The C-level of firms is now committing to investing in data democratization demands.

Data analytics assists businesses to understand customers at the granular level to meet their needs. Firms also identify data anomalies to mitigate risks and targeted frauds. Though firms have been collecting and analyzing data for decades, complex traditional data require months of work by highly specialized teams. But, today, markets change so quickly that organizations can no longer afford to wait for fear of information becoming obsolete and outdated very fast, even before the reports are published.

The amount of data for analysis is also growing at a rapid pace, and traditional data scientists are struggling to keep up with the pace. According to IDC’s report, worldwide data is expected to increase by 61% to 175 zettabytes by 2025. This is a critical alert that modern businesses cannot afford to ignore.

Legacy analytic models are too narrow in scope as they generally address one phase of a given process for a particular type of user. This results in the creation of ‘operational silos’ that were cut off from other people, business processes, and technologies, resulting in insulated decision-making to the detriment of the firm. Modern data analytics platforms seek to replace the time-consuming, insulating operations of legacy processes with a platform leveraging centralized data management and analytics. It breaks down the silos, increasing collaboration to enhance efficiency. This is the primary rationale behind self-service data analytics.

With start-to-end self-service analytics and data science platform, organizations can democratize advanced data analysis. This will enable users to create accurate and meaningful business intelligence with minimal support from the data scientists. As information gets more accessible for users to access and understand, there is room for creativity and collaboration, allowing firms to come together and make well-informed data-driven decisions.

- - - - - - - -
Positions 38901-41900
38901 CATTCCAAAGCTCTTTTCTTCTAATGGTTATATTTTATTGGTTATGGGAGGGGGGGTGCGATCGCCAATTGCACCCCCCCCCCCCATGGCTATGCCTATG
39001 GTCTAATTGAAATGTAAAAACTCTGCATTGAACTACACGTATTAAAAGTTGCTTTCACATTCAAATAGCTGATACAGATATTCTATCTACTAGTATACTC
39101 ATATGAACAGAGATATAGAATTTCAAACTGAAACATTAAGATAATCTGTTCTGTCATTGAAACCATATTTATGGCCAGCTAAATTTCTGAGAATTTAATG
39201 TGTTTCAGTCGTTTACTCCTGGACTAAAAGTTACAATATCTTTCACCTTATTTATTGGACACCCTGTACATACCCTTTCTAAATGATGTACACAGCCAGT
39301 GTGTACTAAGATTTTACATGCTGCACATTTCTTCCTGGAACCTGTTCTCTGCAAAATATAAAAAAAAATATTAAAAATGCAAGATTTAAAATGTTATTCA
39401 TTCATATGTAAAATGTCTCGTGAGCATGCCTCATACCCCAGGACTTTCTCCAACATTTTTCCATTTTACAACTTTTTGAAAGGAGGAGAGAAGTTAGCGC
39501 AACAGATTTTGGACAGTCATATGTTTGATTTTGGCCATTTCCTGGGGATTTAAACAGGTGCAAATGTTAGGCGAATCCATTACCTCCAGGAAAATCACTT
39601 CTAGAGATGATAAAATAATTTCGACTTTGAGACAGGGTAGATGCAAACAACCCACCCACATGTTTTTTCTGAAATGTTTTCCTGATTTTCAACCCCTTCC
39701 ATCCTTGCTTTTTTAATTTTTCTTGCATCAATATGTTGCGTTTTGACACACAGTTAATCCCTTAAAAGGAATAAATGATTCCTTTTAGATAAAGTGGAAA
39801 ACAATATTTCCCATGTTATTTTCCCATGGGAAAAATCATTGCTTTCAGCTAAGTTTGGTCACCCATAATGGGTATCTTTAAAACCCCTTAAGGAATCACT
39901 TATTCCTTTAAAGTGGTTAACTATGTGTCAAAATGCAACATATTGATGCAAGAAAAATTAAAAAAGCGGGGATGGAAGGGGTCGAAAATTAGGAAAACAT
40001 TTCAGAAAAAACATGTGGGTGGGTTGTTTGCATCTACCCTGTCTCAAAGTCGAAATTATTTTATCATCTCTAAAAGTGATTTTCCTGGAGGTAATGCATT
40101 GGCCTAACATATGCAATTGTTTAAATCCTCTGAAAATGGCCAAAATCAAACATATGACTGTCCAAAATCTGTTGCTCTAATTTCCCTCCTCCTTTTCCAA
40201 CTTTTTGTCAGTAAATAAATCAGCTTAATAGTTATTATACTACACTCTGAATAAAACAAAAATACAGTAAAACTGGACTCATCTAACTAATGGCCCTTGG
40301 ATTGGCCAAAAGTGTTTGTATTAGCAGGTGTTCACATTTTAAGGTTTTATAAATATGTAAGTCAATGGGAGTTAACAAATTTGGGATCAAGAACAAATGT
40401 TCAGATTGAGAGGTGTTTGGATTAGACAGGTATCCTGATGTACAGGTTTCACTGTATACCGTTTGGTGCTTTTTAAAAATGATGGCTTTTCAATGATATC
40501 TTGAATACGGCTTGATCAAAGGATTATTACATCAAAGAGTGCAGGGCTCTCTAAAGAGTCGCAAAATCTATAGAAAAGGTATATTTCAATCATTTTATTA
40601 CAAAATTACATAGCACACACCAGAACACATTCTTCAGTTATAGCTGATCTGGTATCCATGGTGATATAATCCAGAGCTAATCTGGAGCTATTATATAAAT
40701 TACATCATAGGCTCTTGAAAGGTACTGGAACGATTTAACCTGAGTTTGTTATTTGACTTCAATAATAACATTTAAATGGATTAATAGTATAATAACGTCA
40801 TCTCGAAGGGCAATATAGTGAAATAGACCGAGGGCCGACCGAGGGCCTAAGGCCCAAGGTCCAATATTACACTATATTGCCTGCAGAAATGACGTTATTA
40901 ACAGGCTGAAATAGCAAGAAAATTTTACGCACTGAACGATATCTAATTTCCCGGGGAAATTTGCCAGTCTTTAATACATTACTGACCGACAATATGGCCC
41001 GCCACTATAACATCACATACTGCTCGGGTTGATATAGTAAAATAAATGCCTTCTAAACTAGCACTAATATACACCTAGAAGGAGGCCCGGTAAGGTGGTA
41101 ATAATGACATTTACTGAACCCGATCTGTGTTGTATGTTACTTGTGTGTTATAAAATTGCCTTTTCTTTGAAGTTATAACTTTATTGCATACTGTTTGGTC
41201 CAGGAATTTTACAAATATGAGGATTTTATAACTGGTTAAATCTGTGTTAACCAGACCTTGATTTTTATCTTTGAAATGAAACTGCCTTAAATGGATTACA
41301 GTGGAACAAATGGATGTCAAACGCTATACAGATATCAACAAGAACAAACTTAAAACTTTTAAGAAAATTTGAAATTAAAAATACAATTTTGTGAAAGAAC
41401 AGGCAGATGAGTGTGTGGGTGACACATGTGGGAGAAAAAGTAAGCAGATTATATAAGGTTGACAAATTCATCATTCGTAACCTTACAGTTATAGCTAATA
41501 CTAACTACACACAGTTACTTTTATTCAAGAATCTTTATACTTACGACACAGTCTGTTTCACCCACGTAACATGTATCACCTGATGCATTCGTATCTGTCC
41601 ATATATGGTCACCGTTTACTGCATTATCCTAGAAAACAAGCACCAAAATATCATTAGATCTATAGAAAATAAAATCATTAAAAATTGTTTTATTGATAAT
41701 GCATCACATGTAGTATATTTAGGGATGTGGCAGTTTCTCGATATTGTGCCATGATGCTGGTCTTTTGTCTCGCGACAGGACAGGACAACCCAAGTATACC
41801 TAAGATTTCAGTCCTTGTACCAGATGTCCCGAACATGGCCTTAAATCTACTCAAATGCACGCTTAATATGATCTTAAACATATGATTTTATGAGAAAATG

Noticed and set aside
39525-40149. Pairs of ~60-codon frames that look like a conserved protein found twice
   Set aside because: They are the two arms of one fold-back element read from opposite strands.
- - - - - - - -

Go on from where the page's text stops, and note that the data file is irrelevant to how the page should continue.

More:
Business users with varied specializations and responsibilities also utilize data to resolve problems in unique ways based on their knowledge and objectives within the company. This empowers them as a more significant asset to the company.

Equipping business users will also improve efficiency. Early theories can be tested cost-effectively and quickly to facilitate dynamic decision-making and efficient problem-solving. In this continually evolving market, this provides businesses more lead-time to identify existing trends and capitalize on opportunities to allow better accuracy in business forecasting. This finally translates to greater organizational agility having a shorter time to market.

Self-service analytics and data democratization are no new concepts. They have been empowering firms to create insights and drive change for years. However, diagnostic and descriptive analytics—finding out why and what happened—is just the beginning.

Investing in data democratization demands C-level commitment. Time and capital are needed to phase out legacy systems to introduce new processes in anticipation of industry developments. More than that, there exists a need for a cultural shift, requiring buy-in from all the lines of business.

As businesses progress and their analytic journeys will expand, executive managers will need to drive the adoption of self-service analytics and data science from the top-down. It will help to create a culture of ‘citizen data scientists’ across the organization as the employees learn to become well-trained data users. This will enable them to harness more sophisticated business intelligence adapting better to machine learning.

Breaking away from the legacy systems and entrenched thinking is critical for creating this new culture. Employees who possess innovative thinking and embrace new technologies should be encouraged, trained, and championed to advance these technologies across their teams. Firms that can modernize their analytic journey to unify their data landscape will stand a better chance to succeed in achieving a real digital transformation.